There might not be much demand for future appearances by Omar Narvaez in America, but the long-reigning two-division titlewinner can still draw a crowd in his native Argentina.
A sizable contingent was on hand Saturday at the Estadio Luna Park in Buenos Aires to witness the 37-year-old Narvaez (37-1-2, 20 knockouts) make the fifth successful defense of his WBO junior bantamweight title, knocking out Johnny Garcia (16-4-1, 8 KOs) of Ciudad Nezahualcoyotl, Mexico at 2:55 of the eleventh round.
This was Narvaez’s second straight victory since his disastrous American debut last year, when he lost all 12 rounds on all three cards in a listless defeat to current RING junior featherweight champion Nonito Donaire Jr. at The WaMu Theater at Madison Square Garden.
Despite that defeat, Narvaez remains THE RING’s No. 1-rated junior bantamweight. Prior to moving to 115, Narvaez had reigned for seven years (2002-2009) as the WBO flyweight titleholder.
The loss was the 23-year-old Garcia’s third by knockout and his first since last September, when he was knocked out in two rounds by Carlos Cuadras. It was Garcia’s first performance outside his native country.
Early on, Narvaez, 114 3/4 pounds, played the role of “el maestro”, leaning away awkwardly from the southpaw stance to avoid the rangier Garcia’s left-handed assaults while popping his foe with off-beat left cross leads.
Garcia, 113 3/4 pounds, had his best success in Round 5, landing body shots with both hands as Narvaez employed a “rope-a-dope” strategy to ride out the storm. Garcia was warned in that stanza for low blows and for leading with his head.
Narvaez came alive in a big way in Round 7, utilizing his underrated in-fighting ability to pick Garcia apart with pinpoint lefts and rights thrown from alternating stances. Suddenly, Narvaez was not just 14 years older, he was 14 years wiser than his opponent.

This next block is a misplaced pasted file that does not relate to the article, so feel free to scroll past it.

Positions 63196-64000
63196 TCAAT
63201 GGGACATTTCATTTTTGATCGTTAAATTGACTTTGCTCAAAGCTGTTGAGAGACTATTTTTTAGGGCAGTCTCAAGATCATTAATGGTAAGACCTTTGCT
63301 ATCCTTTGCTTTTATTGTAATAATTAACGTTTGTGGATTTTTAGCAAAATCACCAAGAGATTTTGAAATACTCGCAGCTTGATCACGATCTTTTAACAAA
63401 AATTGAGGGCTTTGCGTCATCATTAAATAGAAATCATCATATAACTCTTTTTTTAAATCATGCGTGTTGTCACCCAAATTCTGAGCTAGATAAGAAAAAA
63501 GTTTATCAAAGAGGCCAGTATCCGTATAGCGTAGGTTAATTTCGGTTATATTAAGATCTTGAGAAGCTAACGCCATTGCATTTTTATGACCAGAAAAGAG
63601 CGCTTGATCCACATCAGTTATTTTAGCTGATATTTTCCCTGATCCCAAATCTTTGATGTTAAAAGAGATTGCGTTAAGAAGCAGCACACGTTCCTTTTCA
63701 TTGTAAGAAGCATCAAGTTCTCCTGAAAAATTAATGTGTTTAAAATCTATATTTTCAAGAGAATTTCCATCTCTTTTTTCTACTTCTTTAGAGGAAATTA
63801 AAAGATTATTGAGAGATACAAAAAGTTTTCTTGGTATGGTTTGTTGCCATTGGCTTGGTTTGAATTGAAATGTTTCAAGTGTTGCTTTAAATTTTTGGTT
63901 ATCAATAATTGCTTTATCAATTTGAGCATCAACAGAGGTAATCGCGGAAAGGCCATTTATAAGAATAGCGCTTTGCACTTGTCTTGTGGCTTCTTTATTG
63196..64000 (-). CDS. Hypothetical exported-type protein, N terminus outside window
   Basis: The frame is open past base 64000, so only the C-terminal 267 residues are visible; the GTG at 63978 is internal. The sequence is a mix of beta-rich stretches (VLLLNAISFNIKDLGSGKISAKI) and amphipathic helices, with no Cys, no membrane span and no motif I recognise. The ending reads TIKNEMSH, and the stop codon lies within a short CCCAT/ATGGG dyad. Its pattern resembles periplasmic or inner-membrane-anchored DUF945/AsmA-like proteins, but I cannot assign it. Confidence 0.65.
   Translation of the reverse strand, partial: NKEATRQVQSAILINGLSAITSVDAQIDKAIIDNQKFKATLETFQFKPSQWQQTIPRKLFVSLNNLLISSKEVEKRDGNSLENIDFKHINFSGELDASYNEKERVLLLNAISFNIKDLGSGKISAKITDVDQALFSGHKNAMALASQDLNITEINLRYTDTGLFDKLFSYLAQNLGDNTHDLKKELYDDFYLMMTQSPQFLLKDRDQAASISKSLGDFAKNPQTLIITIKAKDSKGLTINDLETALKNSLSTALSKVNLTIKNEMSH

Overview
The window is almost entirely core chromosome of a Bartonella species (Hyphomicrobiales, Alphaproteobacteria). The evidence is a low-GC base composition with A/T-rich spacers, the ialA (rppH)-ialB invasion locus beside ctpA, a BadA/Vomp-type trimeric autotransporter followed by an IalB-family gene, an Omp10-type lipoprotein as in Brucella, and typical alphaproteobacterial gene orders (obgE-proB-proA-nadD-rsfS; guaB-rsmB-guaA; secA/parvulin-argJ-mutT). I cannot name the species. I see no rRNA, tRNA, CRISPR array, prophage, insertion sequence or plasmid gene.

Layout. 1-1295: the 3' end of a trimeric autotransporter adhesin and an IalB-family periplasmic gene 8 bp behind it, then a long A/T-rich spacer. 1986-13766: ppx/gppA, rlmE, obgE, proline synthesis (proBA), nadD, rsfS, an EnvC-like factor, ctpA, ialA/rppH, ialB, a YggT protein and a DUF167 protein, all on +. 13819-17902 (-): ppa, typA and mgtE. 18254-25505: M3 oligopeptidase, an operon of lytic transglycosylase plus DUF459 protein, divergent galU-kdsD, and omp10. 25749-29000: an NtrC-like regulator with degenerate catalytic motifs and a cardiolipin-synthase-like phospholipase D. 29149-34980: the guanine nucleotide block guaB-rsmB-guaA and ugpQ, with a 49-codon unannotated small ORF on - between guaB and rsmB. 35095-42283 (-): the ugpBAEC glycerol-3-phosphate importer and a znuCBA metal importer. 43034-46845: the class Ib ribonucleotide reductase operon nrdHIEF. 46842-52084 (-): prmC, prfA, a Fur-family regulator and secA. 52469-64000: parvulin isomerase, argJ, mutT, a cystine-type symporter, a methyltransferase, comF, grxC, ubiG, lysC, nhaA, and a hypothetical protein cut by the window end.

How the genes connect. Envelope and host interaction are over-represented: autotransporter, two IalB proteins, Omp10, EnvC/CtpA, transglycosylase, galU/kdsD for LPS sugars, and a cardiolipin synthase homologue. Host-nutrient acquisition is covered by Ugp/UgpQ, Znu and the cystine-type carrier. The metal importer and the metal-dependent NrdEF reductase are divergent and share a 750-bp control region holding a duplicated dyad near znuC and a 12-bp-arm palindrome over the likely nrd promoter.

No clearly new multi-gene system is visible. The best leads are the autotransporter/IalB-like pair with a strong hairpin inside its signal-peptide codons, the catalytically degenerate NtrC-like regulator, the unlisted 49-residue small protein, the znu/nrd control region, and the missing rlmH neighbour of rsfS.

After slipping in his own corner, Garcia rose but was put down by a series of punches near the end of the seventh, with a pair of body shots blinding Garcia to the left cross along the ropes that would send him down.
A point was deducted from Garcia in the eighth as the result of an accidental headbutt that sent Narvaez reeling to the ropes, clutching his eye. The deduction would prove to be immaterial.
Narvaez’s superior class began to wear on a visibly discouraged Garcia, who at one point in the eleventh turned his back after being handled in an exchange. After reeling about the ring, Garcia fell on the seat of his pants from a light body shot. Garcia got up, but Narvaez pounced on him with a series of blows that put him down once again.
The coup de grace, a light tap with the right that sent Garcia down for a third time in the round, was more a manifestation of Garcia’s surrender than a crushing blow.
Photos / Alejandro Pagni-Gettyimages
Ryan Songalia is a member of the Boxing Writers Association of America (BWAA) and contributes to GMA News. He is also a member of The Ring ratings panel and can be reached at firstname.lastname@example.org. An archive of his work can be found at www.ryansongalia.com. Follow him on Twitter: @RyanSongalia.